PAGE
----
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Boeing Says Growth Will Slow, Jet Demand Survive with Brexit

The company is still making contingency plans to prepare suppliers and coordinate with regulators on the possible fallout in areas such as parts approval.

Boeing Co. reckons Brexit will slow growth in both the U.K. and European Union economies, though not enough to upset demand for its planes, according to marketing vice president Randy Tinseth.

“We expect from a U.K. perspective and an EU perspective, there will be an economic impact, you can’t get away from that, the U.K. economy more in terms of potential growth,” Tinseth said in an interview in Brussels, adding that aircraft sales “on a global scale” will likely be unaffected.

Boeing’s rival Airbus  has warned of the fallout from a no-deal Brexit that could bring hard borders and a lapse in regulatory approvals. The European company is preparing to stockpile parts to maintain production rates in case of customs delays, as is London-based jet-engine specialist Rolls-Royce Holdings, a major supplier to both planemakers.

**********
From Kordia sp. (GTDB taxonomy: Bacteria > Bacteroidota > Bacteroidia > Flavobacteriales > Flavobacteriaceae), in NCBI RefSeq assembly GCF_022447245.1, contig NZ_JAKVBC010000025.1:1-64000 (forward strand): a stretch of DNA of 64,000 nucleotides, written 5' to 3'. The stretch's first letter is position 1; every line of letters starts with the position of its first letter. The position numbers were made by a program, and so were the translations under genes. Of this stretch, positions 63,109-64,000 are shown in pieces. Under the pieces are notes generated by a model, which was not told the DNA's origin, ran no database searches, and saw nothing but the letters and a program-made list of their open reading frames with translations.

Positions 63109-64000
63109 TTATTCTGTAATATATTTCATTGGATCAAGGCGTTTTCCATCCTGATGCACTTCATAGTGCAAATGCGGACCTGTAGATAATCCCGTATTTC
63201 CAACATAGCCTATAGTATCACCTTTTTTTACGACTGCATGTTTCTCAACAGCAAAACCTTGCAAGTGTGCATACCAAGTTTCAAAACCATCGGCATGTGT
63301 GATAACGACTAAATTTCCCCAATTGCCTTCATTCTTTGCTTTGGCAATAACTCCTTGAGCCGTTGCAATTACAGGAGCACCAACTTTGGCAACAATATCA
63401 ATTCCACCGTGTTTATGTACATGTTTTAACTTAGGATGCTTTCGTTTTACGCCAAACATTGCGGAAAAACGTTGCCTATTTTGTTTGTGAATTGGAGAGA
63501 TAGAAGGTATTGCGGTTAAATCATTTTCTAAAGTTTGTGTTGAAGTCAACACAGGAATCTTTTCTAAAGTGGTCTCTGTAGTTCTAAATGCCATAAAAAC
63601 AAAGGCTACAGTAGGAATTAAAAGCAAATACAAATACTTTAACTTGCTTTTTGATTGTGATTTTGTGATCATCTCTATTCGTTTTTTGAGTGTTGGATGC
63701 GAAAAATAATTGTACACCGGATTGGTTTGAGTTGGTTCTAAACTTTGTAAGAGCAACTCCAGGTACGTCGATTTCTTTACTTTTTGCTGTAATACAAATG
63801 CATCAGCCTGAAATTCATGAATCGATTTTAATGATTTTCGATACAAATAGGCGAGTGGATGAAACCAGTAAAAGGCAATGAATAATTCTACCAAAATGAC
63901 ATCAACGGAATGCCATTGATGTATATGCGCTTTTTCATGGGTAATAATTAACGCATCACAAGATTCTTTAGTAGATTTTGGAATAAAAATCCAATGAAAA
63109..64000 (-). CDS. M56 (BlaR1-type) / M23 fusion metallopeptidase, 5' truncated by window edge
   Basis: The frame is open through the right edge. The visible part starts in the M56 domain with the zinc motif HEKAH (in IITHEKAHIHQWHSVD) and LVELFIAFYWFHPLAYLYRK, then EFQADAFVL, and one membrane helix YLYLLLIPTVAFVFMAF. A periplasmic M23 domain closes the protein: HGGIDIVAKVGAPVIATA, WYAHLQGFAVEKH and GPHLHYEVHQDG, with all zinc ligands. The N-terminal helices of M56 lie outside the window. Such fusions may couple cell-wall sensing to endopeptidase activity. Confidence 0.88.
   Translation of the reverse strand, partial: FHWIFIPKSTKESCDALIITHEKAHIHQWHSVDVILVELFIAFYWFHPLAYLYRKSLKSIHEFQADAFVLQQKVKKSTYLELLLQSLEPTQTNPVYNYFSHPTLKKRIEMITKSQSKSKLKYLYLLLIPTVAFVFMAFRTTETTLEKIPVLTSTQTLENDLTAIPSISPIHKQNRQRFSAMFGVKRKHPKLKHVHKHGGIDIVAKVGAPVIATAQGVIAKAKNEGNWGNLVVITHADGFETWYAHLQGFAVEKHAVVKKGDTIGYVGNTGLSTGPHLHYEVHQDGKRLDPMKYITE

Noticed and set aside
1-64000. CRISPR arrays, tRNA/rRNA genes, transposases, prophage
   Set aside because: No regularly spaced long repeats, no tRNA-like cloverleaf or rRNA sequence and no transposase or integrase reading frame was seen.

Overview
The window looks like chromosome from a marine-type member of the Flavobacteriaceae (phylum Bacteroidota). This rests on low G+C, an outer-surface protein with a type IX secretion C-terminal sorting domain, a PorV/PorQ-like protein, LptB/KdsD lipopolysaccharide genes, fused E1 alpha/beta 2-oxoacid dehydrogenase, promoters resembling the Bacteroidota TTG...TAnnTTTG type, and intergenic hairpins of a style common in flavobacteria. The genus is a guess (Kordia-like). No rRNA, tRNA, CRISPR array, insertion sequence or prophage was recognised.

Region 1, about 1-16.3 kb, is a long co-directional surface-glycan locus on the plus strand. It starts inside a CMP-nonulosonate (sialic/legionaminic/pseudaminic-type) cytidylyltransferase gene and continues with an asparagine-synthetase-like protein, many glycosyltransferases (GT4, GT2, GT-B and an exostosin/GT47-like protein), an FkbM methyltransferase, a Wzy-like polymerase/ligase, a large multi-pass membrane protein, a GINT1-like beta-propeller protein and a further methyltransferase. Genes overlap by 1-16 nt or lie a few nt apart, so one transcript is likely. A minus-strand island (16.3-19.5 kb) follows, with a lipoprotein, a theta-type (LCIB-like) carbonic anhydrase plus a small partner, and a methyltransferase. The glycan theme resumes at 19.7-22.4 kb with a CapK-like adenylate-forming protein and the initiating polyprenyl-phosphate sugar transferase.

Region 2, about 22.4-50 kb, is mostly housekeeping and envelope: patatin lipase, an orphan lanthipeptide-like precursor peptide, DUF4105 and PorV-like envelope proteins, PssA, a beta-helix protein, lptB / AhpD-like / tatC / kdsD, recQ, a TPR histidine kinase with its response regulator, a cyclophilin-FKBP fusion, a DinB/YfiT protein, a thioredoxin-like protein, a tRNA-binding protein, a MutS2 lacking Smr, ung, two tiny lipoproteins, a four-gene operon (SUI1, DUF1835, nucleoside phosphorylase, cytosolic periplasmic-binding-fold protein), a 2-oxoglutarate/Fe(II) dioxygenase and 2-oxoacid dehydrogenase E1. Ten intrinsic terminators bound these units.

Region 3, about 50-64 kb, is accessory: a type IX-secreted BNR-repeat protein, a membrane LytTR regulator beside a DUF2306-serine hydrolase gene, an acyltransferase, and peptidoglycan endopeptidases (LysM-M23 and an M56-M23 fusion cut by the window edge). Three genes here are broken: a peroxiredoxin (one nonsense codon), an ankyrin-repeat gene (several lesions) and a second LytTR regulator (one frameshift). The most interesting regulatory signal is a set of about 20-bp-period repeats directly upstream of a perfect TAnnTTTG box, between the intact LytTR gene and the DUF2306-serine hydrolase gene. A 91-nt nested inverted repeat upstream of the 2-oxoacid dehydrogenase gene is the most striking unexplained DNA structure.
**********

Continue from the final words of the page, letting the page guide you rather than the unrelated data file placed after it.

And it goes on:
While encouraged by Prime Minister Theresa May’s outline Brexit accord and a U.K.-EU arrangement to maintain flights after March 29 come what may, Boeing is still making contingency plans to prepare suppliers and coordinate with regulators on the possible fallout in areas such as parts approval, said Brian Moran, its vice president for government relations in Europe.

For Boeing’s airline customers, bilateral treaties and air-services agreements could also be impacted, said Tinseth, though he reiterated a June forecast for European demand for 8,490 jetliners worth $1.2 trillion over the next 20 years.

Boeing Europe President Michael Arthur last week said the company is looking at two or three options for expansion in the U.K. after opening its first European factory in Sheffield, England, last month. Britain is also a lucrative services market because of a policy of outsourcing warplane maintenance.

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